Naturally, he will need not only be taught several lessons about life and what are Trust him - he's a doctorthe most important things about it during a long and hard journey, but learn all this from someone who is a complete opposite from him - most likely someone who is of a different ethnicity. That someone in this case is Brandon "Blue" Monroe (Seda, from the TV shows Oz and Homicide), a 16 year-old half-Navajo gangbanger youth who is not only incarcerated for murder and armed robbery, but has been stricken with retroperitoneal sarcoma and only has a couple of months to live. The two meet at the hospital when Blue is brought in for treatment and Michael is assigned to be his doctor. As expected, the two of them don't exactly get along, and the tension between them just increases when Blue manages to get a hold of a gun and kidnap Michael, forcing him to drive the two of them out of L.A. Though the journey doesn't end once that happens; Blue forces Michael to drive on out of California into Arizona, for reasons he initially keeps to himself but eventually reveals. Having remembered his exposure to his Navajo heritage during his imprisonment, Blue wants to be taken to a mountaintop lake a medicine man told him about when he was younger, a special lake that reportedly has the power to heal people even with supposedly uncurable illnesses.

Personally, I find it a bit difficult to believe that someone we quickly learn has been hardened by years of urban life and from committing multiple major felonies (including the murder of his stepfather) could all of a sudden have a strong belief in things of a mystic vein and be uttering mantras like "May beauty be before me / May beauty be behind me". Though since desperate times often find themselves solved by desperate measures, I guess it's possible a homicidal punk could eventually find himself transformed into this way of thinking, especially with the realization that he has a disease that will kill him very soon... just not this particular homicidal punk. This is not a criticism of Jon Seda's performance; though past his teenage years when he took on this role, he is very believable as a hardened foul-mouthed gangbanger. Blue is a punk who has seen and experienced so much absolute poison in his short lifetime that everything he does and says conveys an animal-like rage within him. Even during his calmer moments you sense that the slightest thing could set him off, and when he grabs a gun and presses it against somebody's head, this action is not only utterly convincing, you really believe he could kill someone without the slightest thought about it afterwards. Seda does all this and everything else given to him nothing less than top-notch, so any problems the movie has definitely does not come from him.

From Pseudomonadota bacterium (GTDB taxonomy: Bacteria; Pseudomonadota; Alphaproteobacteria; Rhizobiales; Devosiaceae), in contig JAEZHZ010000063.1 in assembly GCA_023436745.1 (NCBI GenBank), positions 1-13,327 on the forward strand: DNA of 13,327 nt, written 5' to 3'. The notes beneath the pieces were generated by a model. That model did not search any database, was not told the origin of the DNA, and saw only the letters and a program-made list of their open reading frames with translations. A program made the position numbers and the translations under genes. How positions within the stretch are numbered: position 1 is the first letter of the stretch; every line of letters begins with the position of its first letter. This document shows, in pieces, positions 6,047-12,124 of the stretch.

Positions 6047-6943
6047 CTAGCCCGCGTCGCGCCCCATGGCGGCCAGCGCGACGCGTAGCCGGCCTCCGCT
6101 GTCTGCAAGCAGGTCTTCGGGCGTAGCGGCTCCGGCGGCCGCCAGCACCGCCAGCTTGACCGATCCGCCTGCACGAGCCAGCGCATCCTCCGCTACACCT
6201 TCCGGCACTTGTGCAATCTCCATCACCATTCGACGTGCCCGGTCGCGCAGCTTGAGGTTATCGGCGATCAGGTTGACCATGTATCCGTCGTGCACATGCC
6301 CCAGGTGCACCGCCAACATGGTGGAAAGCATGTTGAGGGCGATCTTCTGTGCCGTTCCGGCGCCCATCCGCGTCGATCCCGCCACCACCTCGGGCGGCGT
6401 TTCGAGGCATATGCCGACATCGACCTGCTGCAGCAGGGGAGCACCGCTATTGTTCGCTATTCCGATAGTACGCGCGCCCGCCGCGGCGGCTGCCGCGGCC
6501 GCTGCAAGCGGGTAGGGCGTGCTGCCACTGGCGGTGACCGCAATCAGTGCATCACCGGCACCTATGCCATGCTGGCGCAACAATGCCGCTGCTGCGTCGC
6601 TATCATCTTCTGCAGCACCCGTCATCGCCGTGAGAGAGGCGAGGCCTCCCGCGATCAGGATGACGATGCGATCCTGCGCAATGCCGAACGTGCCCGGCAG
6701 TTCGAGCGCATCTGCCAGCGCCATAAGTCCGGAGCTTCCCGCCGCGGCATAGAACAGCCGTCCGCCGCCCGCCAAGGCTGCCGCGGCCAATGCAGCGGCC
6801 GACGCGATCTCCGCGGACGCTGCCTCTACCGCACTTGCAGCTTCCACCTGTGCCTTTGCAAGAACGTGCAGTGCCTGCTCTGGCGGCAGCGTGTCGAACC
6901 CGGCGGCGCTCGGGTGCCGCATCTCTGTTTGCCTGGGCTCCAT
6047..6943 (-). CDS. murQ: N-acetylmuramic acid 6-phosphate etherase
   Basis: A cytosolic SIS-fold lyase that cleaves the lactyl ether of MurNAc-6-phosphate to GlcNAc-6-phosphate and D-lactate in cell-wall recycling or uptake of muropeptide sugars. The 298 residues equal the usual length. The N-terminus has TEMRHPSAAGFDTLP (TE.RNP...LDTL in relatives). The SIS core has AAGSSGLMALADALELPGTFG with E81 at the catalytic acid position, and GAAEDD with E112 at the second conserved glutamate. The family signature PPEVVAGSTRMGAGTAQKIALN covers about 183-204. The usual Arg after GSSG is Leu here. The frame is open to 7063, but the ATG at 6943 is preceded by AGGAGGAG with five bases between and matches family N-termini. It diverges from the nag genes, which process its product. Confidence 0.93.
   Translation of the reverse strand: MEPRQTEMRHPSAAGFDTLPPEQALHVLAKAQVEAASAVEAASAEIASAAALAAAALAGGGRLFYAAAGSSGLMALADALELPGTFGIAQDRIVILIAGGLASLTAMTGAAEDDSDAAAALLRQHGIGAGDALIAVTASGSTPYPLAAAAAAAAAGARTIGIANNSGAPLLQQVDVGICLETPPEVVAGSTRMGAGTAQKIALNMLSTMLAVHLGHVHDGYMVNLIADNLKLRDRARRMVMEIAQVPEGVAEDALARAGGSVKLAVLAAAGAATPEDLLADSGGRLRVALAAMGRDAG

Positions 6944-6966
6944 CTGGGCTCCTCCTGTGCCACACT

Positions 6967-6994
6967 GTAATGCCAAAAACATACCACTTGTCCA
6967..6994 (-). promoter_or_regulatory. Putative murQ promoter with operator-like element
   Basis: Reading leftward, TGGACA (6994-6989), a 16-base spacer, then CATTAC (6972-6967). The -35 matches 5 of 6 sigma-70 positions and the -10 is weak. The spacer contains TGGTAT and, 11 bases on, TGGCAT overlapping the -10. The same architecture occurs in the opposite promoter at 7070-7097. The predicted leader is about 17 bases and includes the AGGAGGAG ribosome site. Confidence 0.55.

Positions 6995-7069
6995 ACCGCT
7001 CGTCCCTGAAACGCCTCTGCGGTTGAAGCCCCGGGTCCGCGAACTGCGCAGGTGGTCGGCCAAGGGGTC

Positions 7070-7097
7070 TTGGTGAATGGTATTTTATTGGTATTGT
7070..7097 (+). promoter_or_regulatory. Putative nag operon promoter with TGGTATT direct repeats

The problem that I had with the character of Blue was that I couldn't believe that he had developed such spiritual beliefs that I mentioned earlier. Being locked up in maximum security and dealing both with the physical Dr. Reynolds was most scared when Blue wanted to play "Silent Night Deadly Night Part 2"effects of his disease and the knowledge that he was being slowly killed by it does not seem to have affected his character at all. For most of the movie he comes across in the most vicious, callous, and self-centered way you can imagine. It's not that he constantly comes across in this manner from any internal feelings of desperateness - I could believe that, and his sadistic behavior would have been easier to digest knowing that he was suffering inside - it's that the screenplay generally depicts him as being mean for mean's sake. He has a virtual giggle in his demeanor as he slaps Dr. Reynolds around, threatening to blow off his "cap" and using crude kinds of psychology to torture him. And this same person is supposed to have regrasped a spiritual part of his heritage? I don't buy it. Not only is Blue's behavior unbelievable for someone believing and seeking spiritual comfort of some sort, it turns off any interest we might have had for his quest. Do we care about finding out if an unredeemed and often cruel excuse for a human being manages to complete a great quest of this nature? I don't know about you, but I certainly don't.

Not only is it unbelievable that Blue has a spiritual belief while having an utter contempt towards humanity simultaneously, it is equally implausible that his character undergoes a transformation that makes him "nice" (or more exactly, less annoying and threatening than usual)... at least a transformation that is as quick and sudden as the one here. In fact, in some ways it is hard to call it a transformation because there is no visible evolution between his initial ornery manner to his subsequent more tolerable attitude. One minute he is being his usual fierce self, and then, for no real reason at all, he is more sedate and stays that way for the rest of the movie. Dr. Reynolds himself also goes through a unexplainable transformation at this point of the movie; he finally finds himself free to go after a couple of days of non-stop terror and abuse, and what does he do? Well, I could believe that he would seek medical attention for Blue when his condition turns bad at one point - he is a doctor after all, sworn to heal everyone? But to not only rob a hospital at gunpoint for medical supplies but being now a willing chauffeur who wants to take Blue to this secret location in the middle of nowhere? I don't buy that any doctor would do this, not even Dr. Reynolds, who we learn very little about. It is revealed that his brother died of cancer when he was a boy, but this fact (and the several minutes of black-and-white flashbacks of it) in the end don't seem to do anything.